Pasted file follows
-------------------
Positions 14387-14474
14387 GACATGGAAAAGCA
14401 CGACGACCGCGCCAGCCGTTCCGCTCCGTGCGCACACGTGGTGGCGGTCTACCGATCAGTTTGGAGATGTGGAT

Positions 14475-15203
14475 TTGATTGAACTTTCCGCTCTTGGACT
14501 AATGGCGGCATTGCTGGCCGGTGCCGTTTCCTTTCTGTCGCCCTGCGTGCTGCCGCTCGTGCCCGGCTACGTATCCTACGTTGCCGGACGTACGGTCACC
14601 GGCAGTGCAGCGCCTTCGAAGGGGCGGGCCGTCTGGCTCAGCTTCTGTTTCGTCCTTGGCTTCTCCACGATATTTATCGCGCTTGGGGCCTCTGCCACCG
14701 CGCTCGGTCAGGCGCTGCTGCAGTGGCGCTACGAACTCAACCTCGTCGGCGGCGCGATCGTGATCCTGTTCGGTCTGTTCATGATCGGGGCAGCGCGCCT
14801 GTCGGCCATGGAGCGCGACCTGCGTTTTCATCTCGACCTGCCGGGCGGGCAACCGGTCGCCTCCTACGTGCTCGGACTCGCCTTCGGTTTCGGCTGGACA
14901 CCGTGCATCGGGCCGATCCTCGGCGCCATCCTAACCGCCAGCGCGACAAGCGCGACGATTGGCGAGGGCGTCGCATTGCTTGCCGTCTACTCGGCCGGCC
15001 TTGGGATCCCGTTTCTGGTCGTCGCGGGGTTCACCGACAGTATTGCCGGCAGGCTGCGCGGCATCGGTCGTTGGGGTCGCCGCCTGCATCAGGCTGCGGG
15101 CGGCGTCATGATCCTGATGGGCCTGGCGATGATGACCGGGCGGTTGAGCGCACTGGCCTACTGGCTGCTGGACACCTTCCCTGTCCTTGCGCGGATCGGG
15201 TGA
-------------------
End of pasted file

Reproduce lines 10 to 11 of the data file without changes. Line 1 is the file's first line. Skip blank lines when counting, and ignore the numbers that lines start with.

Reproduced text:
14901 CCGTGCATCGGGCCGATCCTCGGCGCCATCCTAACCGCCAGCGCGACAAGCGCGACGATTGGCGAGGGCGTCGCATTGCTTGCCGTCTACTCGGCCGGCC
15001 TTGGGATCCCGTTTCTGGTCGTCGCGGGGTTCACCGACAGTATTGCCGGCAGGCTGCGCGGCATCGGTCGTTGGGGTCGCCGCCTGCATCAGGCTGCGGG